The geometrical interest enters the transfer-collecting process in many ways: in the envelope making, in the understanding of street and car routing, in the measurement of transfers, in the allotment of divisions and sub-divisions in the file code, and in the making of routing and distribution maps. One who is interested in arithmetical or statistical figuring can work it into transfer collection in connection with the calculation of car indexes, as well as figuring the possible number of combinations in different varieties of date codes, or in different combinations of print and color, or of fronts and backs. Such figuring also enters into the score kept of the number of transfers in the collection and checking it up the count of each envelope.
This sort of figuring leads to the question of the effect of different sorts of street arrangement (rectangular blocks, diagonal streets, haphazard crooked streets, etc.) on city traffic. Here the most effective arrangement for traffic purposes is that which gives, on average, the shortest distance between two points: and, surprising as this may seem, it is not straight streets that accomplish this most effectively. In a rectangular block city, the average percentage of excess of street distance over air distance is about 24 per cent, while in a city of crooked, haphazard streets such as Boston, it is nearer 6 per cent. The latter arrangement also makes many lines of crosstown transit possible that would be difficult to arrange otherwise, and naturally has its effect on the car index, which indicates the effectiveness of the transit service. Note the high car index of Boston as given in Section 66, is probably partly due to this circumstance.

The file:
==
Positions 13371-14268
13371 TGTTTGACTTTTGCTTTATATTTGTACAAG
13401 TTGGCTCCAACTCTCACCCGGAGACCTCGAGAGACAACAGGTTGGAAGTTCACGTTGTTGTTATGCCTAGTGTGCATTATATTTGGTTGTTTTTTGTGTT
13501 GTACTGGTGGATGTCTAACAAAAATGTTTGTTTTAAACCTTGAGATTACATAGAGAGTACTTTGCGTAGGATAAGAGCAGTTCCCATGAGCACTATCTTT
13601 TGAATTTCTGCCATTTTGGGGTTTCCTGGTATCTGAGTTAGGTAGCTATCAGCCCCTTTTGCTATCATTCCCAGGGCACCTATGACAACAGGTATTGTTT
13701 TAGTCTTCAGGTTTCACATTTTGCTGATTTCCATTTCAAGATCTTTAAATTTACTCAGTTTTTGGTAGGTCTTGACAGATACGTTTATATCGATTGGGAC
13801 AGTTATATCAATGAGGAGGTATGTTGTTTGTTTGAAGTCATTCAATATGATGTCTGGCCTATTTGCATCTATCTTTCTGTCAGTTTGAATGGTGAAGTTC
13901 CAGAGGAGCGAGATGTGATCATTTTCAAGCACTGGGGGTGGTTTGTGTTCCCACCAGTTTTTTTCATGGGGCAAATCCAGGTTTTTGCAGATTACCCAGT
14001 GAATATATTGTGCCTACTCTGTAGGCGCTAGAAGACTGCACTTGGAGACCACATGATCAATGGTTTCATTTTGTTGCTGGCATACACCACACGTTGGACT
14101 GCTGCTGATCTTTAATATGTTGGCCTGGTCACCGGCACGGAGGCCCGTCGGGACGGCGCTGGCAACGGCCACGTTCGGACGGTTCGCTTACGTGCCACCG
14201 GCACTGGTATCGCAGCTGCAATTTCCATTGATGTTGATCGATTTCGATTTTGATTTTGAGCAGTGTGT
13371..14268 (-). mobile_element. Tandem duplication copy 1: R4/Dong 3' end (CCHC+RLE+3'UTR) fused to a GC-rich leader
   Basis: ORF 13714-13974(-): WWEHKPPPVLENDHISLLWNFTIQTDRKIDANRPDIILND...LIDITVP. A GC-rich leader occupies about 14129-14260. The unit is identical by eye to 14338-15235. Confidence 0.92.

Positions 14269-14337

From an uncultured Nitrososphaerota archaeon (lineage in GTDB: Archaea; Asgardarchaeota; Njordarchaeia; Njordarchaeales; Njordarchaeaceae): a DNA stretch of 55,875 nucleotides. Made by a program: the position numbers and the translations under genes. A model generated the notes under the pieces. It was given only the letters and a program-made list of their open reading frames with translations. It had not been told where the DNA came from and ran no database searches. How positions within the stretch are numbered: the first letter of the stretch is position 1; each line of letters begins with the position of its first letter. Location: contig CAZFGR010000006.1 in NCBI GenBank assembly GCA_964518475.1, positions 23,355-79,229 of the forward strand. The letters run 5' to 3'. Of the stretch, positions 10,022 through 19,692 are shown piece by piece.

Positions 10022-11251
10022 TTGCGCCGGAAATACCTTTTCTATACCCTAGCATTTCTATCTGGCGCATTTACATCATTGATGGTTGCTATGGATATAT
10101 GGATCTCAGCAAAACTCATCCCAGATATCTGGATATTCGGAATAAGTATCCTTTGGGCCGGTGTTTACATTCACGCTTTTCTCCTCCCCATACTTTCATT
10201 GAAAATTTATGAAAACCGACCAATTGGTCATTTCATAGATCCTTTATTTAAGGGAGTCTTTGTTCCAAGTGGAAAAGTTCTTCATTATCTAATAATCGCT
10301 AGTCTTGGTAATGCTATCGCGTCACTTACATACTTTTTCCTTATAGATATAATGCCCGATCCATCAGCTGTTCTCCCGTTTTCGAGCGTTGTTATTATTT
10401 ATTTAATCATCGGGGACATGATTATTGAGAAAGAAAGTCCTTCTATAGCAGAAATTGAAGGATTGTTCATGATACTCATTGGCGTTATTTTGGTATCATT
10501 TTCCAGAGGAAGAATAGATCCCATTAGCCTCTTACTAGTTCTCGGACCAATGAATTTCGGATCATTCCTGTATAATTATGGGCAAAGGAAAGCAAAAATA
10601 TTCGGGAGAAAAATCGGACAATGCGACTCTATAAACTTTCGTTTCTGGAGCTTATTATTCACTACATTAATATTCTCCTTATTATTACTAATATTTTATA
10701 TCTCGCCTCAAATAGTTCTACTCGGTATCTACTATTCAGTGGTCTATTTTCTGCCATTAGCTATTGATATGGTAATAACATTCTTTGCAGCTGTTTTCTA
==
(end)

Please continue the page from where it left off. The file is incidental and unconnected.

« Older Vincent Price actor, gourmet and horror icon was b... | The Fiction Liberation Front:... Newer »
This thread has been archived and is closed to new comments
Buy a Shirt